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The effect of tip spacing on four-rotor wind farms is quantified in Fig. 9. Focusing on Fig. 9a–b, the profiles of the velocity deficits averaged over the rotor disk and TIdisk have local maxima close to the turbine locations, i.e., at x/D=0, 4, 8, 12 and 16. The velocity deficit profile for the one-rotor wind farm has a maximum close to turbine 2 (located at x/D=4), as seen in Figs. 9a and 8a. The velocity deficit profile saturates from turbine 3 onward; i.e., the local maxima at x/D=8,12 and 16 have approximately equal magnitudes. The TIdisk profiles in Fig. 9b show similar behavior for the one-rotor wind farm.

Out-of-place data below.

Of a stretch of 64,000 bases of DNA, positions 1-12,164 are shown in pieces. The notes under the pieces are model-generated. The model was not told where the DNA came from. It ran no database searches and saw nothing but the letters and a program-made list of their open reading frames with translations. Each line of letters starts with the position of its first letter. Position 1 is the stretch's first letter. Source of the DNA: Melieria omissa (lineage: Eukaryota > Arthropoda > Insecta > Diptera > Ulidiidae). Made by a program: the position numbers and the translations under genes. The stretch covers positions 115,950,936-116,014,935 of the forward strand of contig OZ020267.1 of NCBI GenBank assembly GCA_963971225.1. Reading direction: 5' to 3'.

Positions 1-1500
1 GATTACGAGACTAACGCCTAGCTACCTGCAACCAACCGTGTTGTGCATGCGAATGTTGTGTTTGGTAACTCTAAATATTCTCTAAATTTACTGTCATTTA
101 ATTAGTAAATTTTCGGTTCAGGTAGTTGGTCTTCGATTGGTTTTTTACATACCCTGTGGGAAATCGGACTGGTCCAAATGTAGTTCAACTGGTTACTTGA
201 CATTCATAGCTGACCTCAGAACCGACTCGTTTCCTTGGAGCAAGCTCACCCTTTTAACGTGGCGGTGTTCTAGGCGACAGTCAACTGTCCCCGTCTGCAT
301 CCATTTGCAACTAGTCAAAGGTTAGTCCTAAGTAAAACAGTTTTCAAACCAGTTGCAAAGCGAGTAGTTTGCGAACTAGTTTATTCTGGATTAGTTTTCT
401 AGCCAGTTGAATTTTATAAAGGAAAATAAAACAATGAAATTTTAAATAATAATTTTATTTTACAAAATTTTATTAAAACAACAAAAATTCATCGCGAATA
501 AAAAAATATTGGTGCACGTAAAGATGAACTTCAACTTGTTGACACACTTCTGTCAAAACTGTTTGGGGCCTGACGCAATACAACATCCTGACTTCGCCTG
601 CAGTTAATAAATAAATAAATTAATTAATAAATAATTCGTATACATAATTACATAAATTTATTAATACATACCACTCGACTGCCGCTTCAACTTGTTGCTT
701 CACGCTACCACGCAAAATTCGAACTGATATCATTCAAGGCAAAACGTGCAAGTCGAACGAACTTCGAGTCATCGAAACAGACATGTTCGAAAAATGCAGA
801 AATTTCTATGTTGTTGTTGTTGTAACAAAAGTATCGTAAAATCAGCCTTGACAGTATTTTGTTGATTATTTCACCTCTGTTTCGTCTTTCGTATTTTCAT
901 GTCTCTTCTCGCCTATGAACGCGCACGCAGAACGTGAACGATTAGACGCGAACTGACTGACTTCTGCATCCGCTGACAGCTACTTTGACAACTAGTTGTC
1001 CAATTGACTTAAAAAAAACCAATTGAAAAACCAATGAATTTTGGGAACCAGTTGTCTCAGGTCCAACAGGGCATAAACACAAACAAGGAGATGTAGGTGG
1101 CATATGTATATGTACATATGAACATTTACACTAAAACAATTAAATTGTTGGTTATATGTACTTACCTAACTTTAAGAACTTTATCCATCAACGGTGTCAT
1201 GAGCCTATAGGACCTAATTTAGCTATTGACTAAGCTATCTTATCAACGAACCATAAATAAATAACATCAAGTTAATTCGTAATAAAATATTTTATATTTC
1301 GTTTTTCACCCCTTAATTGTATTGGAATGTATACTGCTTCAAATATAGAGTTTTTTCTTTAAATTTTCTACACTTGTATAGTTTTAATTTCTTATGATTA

The velocity deficits of the four-rotor turbines are seen in Fig. 9a to be smaller than those of the one-rotor turbine for the first two turbines (x/D=0,4). In this region, x/D<8, the deficits decrease with increasing tip spacing, which is consistent with the observations for isolated turbines (Fig. 6a). The deficits accumulate and the disk-averaged profiles for all four-rotor wind farms are almost equal to that for the one-rotor wind farm for turbine rows 3 onward (for x/D>8). The turbulent intensity profiles are smaller for the four-rotor wind farms than for the one-rotor wind farm and decrease with increasing sd. This sensitivity to the tip spacing persists downstream of all turbines, unlike the velocity deficits, which are sensitive only downstream of the first two turbines.